Canberra’s wine industry has come a long way in the last decade, according to Mount Majura Vineyard winemaker Frank van de Loo. He remembers the days when including the words “Canberra District” on a wine label was considered a risky move.
“Ten years ago there wasn’t much awareness of the Canberra wine region, and it certainly wasn’t as sexy as other regions,” he says.
“I used to wish that we were in Beechworth [a wine growing region in the Victorian High Country], because it was more well known, but now things are different. Canberra wine is in demand. There are lots of great producers making wine. New bars and restaurants are all serving local stuff. It’s a wonderful transition.”
Mount Majura Vineyard is the ACT’s oldest, and Frank says its focus on producing wines with a sense of place and character is what makes the vineyard unique.
He and a group of fellow wine enthusiasts pooled their funds to purchase Mount Majura Vineyard from the previous owner in the late nineties. Rather than making wines to fit a price or style, Frank and his team aim to capture and express the quality of the grapes from that particular season.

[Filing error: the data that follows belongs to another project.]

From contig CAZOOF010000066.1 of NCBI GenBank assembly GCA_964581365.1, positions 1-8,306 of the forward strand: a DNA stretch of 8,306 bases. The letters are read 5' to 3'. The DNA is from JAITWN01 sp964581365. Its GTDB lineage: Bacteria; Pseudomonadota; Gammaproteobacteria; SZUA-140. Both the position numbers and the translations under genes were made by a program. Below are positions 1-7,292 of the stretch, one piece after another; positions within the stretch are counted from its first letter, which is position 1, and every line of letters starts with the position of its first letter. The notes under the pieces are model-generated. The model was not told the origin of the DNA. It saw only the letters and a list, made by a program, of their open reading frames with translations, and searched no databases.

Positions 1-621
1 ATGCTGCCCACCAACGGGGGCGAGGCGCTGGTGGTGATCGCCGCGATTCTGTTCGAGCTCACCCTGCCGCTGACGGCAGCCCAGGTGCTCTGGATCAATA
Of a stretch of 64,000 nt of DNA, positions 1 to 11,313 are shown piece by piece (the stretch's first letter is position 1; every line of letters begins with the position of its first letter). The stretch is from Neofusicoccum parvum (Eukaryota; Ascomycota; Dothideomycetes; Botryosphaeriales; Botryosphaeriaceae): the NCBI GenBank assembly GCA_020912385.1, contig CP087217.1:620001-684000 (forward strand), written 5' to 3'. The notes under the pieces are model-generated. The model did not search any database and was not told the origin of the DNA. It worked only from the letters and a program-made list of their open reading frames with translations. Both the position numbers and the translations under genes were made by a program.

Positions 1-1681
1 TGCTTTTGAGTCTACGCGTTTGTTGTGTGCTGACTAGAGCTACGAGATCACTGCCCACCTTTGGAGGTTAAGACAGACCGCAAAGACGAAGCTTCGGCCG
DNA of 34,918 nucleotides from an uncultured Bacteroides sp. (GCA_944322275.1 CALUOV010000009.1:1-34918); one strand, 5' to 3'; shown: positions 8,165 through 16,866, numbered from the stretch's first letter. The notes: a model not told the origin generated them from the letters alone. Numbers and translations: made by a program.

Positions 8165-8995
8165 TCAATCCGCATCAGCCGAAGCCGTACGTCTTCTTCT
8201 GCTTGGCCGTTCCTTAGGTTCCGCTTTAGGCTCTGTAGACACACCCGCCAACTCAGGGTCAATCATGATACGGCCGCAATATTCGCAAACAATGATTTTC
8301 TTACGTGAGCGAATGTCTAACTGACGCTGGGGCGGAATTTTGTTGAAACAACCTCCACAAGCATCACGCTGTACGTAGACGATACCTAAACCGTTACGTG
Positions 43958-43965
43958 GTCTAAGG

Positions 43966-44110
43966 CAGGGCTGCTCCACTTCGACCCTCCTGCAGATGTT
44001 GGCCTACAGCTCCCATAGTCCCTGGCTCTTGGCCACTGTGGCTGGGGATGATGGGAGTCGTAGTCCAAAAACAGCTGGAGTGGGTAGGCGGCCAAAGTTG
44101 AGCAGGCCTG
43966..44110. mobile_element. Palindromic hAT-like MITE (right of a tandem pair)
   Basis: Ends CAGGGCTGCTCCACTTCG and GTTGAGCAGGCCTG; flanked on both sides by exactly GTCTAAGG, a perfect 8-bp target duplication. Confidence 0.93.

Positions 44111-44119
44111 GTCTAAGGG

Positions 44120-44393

“Our wines are high quality, but that isn’t enough for me. It’s about finding varieties that match the climate and soil,” he explains.
It’s an approach that certainly appears to produce good wine. Mount Majura’s 2014 Riesling was recently awarded the Best Young Riesling at the NSW Wine Awards, and the same vintage also won two prizes at last month’s Canberra International Riesling Challenge.
And while the Riesling might be the wine of the moment, Frank insists that Mount Majura’s other varieties are also worth sampling. (For vino lovers, the cellar door is open from Thursday to Monday between 10am and 5pm.)
“We make many wines and there’s something that we love about each of them, but I am partial to our Tempranillo,” he says.
Frank, who has a Bachelor of Agricultural Science, a Bachelor of Applied Science in Winemaking and a PhD in Plant Biology, says his interest in winemaking stems from a love of science.
“I have a background in science, agriculture and farming, and it’s interesting to apply that to how to best grow grapes, and to see how things respond if you try one method or another. There’s a part of winemaking that’s subjective, too. You apply science both in the vineyard and the winery, but taste is a very individual thing.”